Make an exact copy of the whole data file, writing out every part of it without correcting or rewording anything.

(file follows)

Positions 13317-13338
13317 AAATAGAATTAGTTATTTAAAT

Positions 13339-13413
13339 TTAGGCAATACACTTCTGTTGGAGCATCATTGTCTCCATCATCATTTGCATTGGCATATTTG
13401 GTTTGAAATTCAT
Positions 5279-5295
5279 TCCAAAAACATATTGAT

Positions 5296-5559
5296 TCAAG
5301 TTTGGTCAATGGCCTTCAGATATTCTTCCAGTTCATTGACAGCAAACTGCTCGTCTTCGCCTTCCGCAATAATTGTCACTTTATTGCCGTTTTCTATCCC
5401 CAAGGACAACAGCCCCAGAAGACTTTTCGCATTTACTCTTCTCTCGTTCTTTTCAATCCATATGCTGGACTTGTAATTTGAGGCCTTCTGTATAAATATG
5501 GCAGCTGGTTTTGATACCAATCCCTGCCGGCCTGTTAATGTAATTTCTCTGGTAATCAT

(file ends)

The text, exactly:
Positions 13317-13338
13317 AAATAGAATTAGTTATTTAAAT

Positions 13339-13413
13339 TTAGGCAATACACTTCTGTTGGAGCATCATTGTCTCCATCATCATTTGCATTGGCATATTTG
13401 GTTTGAAATTCAT
Positions 5279-5295
5279 TCCAAAAACATATTGAT

Positions 5296-5559
5296 TCAAG
5301 TTTGGTCAATGGCCTTCAGATATTCTTCCAGTTCATTGACAGCAAACTGCTCGTCTTCGCCTTCCGCAATAATTGTCACTTTATTGCCGTTTTCTATCCC
5401 CAAGGACAACAGCCCCAGAAGACTTTTCGCATTTACTCTTCTCTCGTTCTTTTCAATCCATATGCTGGACTTGTAATTTGAGGCCTTCTGTATAAATATG
5501 GCAGCTGGTTTTGATACCAATCCCTGCCGGCCTGTTAATGTAATTTCTCTGGTAATCAT